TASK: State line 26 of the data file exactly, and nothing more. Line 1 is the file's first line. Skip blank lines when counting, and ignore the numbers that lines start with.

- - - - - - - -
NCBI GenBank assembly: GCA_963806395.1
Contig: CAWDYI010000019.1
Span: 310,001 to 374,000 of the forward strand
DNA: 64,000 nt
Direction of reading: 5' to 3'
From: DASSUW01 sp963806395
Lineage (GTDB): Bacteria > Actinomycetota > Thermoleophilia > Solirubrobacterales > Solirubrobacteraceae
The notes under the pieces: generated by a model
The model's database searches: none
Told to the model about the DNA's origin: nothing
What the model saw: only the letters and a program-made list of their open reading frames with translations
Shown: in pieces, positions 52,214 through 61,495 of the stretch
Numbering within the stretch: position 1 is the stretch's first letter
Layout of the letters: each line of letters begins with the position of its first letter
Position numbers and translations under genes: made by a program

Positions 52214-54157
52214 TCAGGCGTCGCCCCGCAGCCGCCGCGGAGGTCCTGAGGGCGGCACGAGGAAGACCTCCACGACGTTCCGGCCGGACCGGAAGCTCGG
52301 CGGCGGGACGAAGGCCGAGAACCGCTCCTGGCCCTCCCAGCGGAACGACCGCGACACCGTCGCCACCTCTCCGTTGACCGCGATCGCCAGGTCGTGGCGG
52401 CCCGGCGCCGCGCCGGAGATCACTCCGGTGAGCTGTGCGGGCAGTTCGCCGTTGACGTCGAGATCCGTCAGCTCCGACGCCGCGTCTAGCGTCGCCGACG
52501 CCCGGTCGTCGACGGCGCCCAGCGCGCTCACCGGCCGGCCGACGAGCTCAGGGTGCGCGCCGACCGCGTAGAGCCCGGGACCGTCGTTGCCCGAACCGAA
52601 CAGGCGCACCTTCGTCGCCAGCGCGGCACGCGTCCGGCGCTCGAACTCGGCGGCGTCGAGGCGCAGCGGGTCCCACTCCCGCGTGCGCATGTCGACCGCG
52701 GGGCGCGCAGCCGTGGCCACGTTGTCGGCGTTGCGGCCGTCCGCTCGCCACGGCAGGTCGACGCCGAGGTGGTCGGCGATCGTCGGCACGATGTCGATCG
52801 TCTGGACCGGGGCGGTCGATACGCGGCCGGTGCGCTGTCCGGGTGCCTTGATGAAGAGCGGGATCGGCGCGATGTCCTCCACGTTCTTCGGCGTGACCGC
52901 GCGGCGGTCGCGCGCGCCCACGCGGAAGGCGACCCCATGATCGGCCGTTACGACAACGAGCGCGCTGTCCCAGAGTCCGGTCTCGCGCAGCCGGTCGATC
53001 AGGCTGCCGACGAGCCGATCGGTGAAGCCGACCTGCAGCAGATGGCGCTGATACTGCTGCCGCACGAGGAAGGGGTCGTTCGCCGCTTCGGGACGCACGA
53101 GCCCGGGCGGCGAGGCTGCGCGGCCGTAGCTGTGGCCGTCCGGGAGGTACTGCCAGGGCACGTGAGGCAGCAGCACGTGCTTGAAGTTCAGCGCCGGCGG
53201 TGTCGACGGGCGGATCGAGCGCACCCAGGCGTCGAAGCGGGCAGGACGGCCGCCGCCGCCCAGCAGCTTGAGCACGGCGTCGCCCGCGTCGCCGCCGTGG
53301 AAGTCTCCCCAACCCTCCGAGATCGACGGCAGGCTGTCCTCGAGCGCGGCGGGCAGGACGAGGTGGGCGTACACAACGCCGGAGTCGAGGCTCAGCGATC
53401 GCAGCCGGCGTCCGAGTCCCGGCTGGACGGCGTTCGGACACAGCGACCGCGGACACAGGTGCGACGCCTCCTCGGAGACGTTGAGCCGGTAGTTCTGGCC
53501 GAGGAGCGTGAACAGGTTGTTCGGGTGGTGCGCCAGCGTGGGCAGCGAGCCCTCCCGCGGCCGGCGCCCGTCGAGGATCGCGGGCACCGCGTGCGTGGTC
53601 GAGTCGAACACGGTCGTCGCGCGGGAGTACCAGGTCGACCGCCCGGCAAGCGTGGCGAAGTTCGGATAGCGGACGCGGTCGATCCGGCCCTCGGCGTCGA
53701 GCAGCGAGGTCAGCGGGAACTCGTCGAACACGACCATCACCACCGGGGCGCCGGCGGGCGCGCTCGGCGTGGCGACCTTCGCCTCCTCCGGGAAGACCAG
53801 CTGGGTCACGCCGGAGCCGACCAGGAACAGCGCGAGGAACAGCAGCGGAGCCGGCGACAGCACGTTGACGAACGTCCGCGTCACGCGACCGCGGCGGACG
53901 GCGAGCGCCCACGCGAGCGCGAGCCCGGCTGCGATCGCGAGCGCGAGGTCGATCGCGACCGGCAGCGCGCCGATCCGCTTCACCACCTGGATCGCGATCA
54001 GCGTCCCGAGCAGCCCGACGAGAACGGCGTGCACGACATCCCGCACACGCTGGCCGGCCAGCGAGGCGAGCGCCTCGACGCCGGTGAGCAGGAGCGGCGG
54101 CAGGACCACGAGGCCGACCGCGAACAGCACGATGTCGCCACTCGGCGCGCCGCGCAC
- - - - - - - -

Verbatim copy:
53101 GCCCGGGCGGCGAGGCTGCGCGGCCGTAGCTGTGGCCGTCCGGGAGGTACTGCCAGGGCACGTGAGGCAGCAGCACGTGCTTGAAGTTCAGCGCCGGCGG